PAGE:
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Sunday, July 20, 2014

The Loss of my Father to GBM: Part One


This might as well be the hardest post to start. It has been a good 5 months.

 For three months I was on auto pilot. It was my full intention to write about my family's journey through out the process but I just couldn't handle it  all. Taking care of a love one with an illness is the toughest thing a human doing can do. Being a caregiver to someone with GBM is soul sucking.

I know it's not easy to write about grief. Yet I am a bit hard on myself for not writing about it sooner. In November of last year I mentioned that my dad had an undesirable MRI scan result.

That news turned my life upside down, down upside, sideways and everything in between. I feel like I need to work my way up to the moment I actually lost my father to understand where my feelings stand. I will begin from that day I got the news of the MRI.

November 20, 2013 (exactly 8 months ago!)

I called my parents late that night to confirm with them that the kids and I were heading to Miami from Orlando for Thanksgiving break. My dad usually answers phone calls right away unless he is in the shower. So I didn't give it much thought. All of Thursday passed and I still didn't get a phone call returned. I didn't really give it much thought however until I tried to call again on Friday. First I called my mom's phone, no answer. Then I called, my dad's phone and still no answer. So I called my dad's phone again and my brother Carlos answered. I found it strange that he would answer my dad' phone. But that's as much thought as I put into it. I spoke to my brother and I spoke to my mom and I spoke to my dad. Although I spoke to all three it was by far the shortest conversation. I called later that night and I mentioned to my mom that it was odd that everyone spoke to me for like 2 seconds and they didn't even want to tell me where they were.

I'll never forget the words my mom said to me next, "We didn't want to tell you because we knew you were going to be driving down with the kids by yourself and we didn't want to worry you." Of course this is the translated version since she said it to me in Spanish. My heart sank right there. I mean, when you start with "we didn't want to worry you" all a human can do is WORRY.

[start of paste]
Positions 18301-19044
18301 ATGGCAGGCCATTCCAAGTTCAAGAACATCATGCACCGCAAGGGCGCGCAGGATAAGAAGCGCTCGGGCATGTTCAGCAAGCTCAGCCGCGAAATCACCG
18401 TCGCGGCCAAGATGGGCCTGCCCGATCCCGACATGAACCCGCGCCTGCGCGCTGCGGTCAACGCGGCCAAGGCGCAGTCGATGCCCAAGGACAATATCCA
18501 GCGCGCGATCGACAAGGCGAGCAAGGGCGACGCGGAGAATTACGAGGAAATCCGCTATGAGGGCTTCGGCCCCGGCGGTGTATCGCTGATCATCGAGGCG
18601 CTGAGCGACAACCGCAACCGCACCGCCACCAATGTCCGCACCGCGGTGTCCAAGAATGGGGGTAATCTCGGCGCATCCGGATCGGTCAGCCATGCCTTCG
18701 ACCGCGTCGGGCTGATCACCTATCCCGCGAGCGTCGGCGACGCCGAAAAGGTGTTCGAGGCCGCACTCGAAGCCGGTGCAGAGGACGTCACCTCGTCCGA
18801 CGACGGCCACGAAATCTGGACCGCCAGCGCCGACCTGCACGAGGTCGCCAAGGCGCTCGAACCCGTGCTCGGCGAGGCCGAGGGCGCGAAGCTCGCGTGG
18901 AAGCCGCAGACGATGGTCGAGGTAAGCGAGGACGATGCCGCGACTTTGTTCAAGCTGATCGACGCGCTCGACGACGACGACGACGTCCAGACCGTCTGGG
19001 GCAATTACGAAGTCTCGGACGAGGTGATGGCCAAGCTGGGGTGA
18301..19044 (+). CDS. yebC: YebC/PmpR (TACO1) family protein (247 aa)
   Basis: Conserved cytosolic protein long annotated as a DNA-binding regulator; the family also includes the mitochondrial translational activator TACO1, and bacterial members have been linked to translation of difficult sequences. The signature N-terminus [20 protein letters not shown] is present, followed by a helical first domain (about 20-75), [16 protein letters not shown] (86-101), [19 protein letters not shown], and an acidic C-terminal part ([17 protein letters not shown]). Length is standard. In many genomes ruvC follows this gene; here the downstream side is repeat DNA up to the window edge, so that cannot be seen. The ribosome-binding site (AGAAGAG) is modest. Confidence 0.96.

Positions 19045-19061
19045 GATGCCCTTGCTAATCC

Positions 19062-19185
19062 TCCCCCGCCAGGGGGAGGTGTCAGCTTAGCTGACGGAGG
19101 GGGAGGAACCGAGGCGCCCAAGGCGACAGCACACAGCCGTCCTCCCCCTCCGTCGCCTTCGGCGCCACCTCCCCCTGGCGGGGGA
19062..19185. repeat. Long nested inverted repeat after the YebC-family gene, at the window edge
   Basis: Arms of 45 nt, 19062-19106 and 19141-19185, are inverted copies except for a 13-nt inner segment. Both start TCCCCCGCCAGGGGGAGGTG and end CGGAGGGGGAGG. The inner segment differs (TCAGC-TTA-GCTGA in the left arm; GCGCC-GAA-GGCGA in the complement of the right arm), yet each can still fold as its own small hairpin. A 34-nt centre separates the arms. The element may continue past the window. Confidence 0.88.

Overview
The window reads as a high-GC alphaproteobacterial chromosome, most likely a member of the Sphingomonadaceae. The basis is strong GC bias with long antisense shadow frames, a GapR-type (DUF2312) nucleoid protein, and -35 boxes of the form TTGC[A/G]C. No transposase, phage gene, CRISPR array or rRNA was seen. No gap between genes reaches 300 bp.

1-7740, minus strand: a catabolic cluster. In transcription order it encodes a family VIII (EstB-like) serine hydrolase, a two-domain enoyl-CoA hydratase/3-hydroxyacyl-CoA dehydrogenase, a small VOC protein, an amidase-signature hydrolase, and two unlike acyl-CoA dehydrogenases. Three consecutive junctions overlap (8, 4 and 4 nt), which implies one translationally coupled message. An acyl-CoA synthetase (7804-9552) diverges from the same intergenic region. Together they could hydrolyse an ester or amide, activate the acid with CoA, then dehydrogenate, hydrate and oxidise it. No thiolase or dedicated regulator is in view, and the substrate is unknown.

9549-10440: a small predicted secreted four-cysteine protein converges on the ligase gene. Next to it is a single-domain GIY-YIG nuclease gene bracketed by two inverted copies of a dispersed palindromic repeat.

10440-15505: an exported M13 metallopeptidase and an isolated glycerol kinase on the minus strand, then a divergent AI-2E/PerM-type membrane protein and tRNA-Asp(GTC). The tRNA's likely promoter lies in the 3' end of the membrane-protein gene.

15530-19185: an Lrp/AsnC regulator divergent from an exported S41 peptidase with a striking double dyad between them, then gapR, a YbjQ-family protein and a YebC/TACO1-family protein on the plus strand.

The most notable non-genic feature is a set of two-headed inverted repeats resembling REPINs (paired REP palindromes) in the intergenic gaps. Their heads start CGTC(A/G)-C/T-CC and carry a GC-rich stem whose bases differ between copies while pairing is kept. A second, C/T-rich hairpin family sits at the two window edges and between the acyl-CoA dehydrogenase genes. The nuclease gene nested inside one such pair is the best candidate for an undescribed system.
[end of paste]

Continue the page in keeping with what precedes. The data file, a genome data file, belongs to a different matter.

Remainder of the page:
That's when she told me that my dad had an MRI on Tuesday the 19th of November because he kept forgetting things and repeating himself. The MRI revealed a mass in the middle of his brain (the corpus collosum to be specific). They were instructed to admit him to the hospital on Wednesday (the day I tried calling them) to have a biopsy done. His doctor explained that they would have to really be aggressive to get him admitted since he never had headaches nor dizziness.

My dad could no longer be left alone. So when they took him to triage my other brother Beto wanted to go with him. My brother was instructed to stay outside. My brother was worried that my dad was going to say he was perfectly fine and feeling great. My dad walked out and asked "Beto, these people are asking me why I am here, why  am I here again?". That's when my brother was asked in and my dad was admitted.

Obviously this was told  to me on the phone. I tried to keep it together on the phone, but when I hung up I broke down! My hubby and I were going through something and we weren't even talking. I felt so alone so I ran to my in-laws and just broke down. At the end of my breakdown I felt like I overreacted since a biopsy hadn't even been done yet. But since the MRI read malignant and the size of 5 cm sounded disturbing to me, I knew...I just knew the reality of the situation.

Needless to say, I was filled with many emotions. Hope, however, was the least, since the last time I was hopeful when it came to cancer was when my nephew was diagnosed in 2007. He passed away a year after his diagnosis. So let's say I don't fuck with cancer. You say cancer to me and I am scared shitless. I was already angry at my hubby and now I had something else to be angry about.

As you can tell, I skipped the denial stage and jumped to the anger and bargaining in one straight swoop. 

So I drove down to Miami on Saturday morning never imaging that it would be the last time I would reside in Orlando. Never imaging how much my life and that of my entire family, would change drastically.

In the next couple of posts you will see that the longest stage was the depression. But we all knew that would happen with me.




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